The Micro Flare (Lupron agonist) protocol is considered the most potent in-vitro fertilization protocol available and is often the last resort before donor eggs are used and may be the treatment of choice for women who respond poorly to other drug protocols. The advantage of this protocol lies in a special property of “Lupron” (a gonadotropin release hormone (GnRH) agonist):
- When Lupron is given in tiny amounts (about a 1/6th to 1/10th of the normal dose) it stimulates the release of natural follicle-stimulating hormone (FSH) from the pituitary for several days before it suppresses the ovaries
- During this ‘flare’ period the ovaries get extra stimulation from the woman’s own natural FSH
- This is then combined with high doses of external FSH that’s given as part of normal IVF protocol, and the combination give the ovaries maximum stimulation to develop eggs and follicles.
This is a 6-week cycle, with birth control pills for 4 weeks to ‘down-regulate’ the ovaries and make sure the corpus luteum from the previous cycle won’t be activated by the hormones used.
- Birth control pills for a month
- No medication for 2-3 days
- Mini doses of Lupron are given to stimulate the pituitary to release its store of FSH (the flare effect) with a dose that’s typically 50ug twice a day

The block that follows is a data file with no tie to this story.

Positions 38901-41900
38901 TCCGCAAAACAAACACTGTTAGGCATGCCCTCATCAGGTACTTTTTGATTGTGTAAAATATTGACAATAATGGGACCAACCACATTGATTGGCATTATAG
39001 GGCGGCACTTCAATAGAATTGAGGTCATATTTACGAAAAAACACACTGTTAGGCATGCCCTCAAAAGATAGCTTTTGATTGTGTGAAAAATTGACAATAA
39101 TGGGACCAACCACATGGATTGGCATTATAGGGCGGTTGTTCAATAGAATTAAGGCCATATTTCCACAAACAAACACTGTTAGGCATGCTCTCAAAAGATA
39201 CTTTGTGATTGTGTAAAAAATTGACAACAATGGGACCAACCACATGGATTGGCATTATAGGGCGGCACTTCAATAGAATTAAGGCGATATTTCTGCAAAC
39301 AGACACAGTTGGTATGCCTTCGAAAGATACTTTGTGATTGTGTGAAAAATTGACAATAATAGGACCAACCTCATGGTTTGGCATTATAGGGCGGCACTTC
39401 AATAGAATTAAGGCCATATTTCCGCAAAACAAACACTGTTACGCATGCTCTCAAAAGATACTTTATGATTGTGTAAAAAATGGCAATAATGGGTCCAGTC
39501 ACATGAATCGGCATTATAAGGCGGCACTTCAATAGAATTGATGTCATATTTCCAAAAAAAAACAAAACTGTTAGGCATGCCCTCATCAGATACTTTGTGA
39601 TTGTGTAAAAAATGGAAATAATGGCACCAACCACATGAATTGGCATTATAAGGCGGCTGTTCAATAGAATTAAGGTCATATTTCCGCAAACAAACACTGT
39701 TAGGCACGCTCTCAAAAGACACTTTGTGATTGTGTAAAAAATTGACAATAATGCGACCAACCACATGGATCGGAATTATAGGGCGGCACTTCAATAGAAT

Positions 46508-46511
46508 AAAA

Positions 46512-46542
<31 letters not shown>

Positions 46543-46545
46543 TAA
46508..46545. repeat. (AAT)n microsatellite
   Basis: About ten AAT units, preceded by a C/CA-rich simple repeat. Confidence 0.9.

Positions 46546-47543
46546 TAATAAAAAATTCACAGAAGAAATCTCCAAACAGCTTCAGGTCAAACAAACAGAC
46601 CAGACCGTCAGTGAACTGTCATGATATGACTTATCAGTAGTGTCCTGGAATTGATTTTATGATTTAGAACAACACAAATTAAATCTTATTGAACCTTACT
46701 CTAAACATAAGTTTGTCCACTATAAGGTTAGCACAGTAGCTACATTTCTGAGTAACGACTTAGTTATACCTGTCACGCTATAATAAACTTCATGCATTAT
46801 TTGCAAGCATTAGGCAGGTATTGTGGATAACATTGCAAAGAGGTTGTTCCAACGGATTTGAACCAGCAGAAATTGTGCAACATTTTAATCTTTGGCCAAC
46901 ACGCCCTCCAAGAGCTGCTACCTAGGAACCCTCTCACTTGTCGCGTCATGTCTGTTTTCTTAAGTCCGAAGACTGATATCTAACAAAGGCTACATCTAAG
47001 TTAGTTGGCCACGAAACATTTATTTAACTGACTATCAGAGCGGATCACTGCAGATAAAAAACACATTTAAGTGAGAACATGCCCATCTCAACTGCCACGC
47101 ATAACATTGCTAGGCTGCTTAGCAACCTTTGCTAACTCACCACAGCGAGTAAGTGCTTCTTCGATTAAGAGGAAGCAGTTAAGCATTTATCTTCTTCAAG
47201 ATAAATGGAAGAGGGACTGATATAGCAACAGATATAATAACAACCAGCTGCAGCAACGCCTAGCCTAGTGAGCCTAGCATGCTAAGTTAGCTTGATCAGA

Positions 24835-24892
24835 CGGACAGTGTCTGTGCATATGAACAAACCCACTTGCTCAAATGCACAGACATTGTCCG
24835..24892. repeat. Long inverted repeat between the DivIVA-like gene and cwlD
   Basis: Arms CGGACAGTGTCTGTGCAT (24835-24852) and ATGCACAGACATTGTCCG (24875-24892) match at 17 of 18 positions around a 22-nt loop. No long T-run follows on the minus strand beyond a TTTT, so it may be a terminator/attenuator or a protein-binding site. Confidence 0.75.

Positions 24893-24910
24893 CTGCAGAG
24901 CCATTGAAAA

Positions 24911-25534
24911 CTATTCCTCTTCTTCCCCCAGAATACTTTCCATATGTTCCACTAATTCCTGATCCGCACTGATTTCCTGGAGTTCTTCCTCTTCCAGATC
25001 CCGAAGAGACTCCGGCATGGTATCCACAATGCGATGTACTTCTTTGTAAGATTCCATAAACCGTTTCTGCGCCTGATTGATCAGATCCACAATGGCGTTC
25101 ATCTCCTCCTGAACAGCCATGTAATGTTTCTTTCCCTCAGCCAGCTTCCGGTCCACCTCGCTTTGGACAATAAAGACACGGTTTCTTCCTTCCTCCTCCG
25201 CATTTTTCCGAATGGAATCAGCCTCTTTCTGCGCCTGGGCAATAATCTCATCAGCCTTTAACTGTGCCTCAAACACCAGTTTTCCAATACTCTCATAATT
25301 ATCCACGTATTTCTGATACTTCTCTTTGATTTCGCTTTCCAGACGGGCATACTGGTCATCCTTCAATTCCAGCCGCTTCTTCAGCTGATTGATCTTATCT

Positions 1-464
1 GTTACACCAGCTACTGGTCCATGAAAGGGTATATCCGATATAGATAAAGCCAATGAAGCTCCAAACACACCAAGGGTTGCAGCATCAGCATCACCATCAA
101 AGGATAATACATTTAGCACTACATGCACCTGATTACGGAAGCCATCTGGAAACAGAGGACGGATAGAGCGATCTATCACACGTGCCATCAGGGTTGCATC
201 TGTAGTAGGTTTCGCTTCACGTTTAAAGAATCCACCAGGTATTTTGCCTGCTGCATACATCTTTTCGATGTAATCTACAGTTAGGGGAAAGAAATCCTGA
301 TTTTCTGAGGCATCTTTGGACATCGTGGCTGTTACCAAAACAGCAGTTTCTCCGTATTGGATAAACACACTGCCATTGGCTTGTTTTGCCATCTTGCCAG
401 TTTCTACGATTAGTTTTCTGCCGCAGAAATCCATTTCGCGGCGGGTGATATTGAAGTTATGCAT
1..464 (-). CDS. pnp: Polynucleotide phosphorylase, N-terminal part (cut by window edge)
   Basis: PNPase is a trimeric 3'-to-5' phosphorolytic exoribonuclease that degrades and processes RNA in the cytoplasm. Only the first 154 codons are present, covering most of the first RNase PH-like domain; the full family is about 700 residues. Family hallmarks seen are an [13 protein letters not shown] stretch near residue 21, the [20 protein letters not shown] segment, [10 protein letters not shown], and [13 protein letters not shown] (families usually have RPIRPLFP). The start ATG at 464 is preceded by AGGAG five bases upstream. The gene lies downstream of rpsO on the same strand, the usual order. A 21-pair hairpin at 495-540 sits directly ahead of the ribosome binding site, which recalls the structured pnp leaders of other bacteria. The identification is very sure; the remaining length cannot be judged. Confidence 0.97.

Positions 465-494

- After 5 days Lupron begins to suppress the pituitary to prevent premature ovulation, and Lupron is continued up to the day of the hCG injection
- FSH injections are given from the fourth or fifth day after the last birth control pill to stimulate follicular development in the ovaries
- Progress is monitored with ultrasound
- When the follicles reach a mature size the Lupron and FSH are stopped, a human chorionic gonadotropin (hCG) injection is given and the eggs to undergo their final maturation and detach from the follicle wall
- The eggs are collected
- Progesterone support starts
- Embryo transfer is usually 3-5 days later
Some women don’t respond very well to any IVF protocols and develop enough mature eggs for a realistic chance of success, which makes IVM protocols worth considering, while the option of donor eggs and IVF removes the issues of reduced ovarian reserve and poor egg quality and dramatically increases success rates.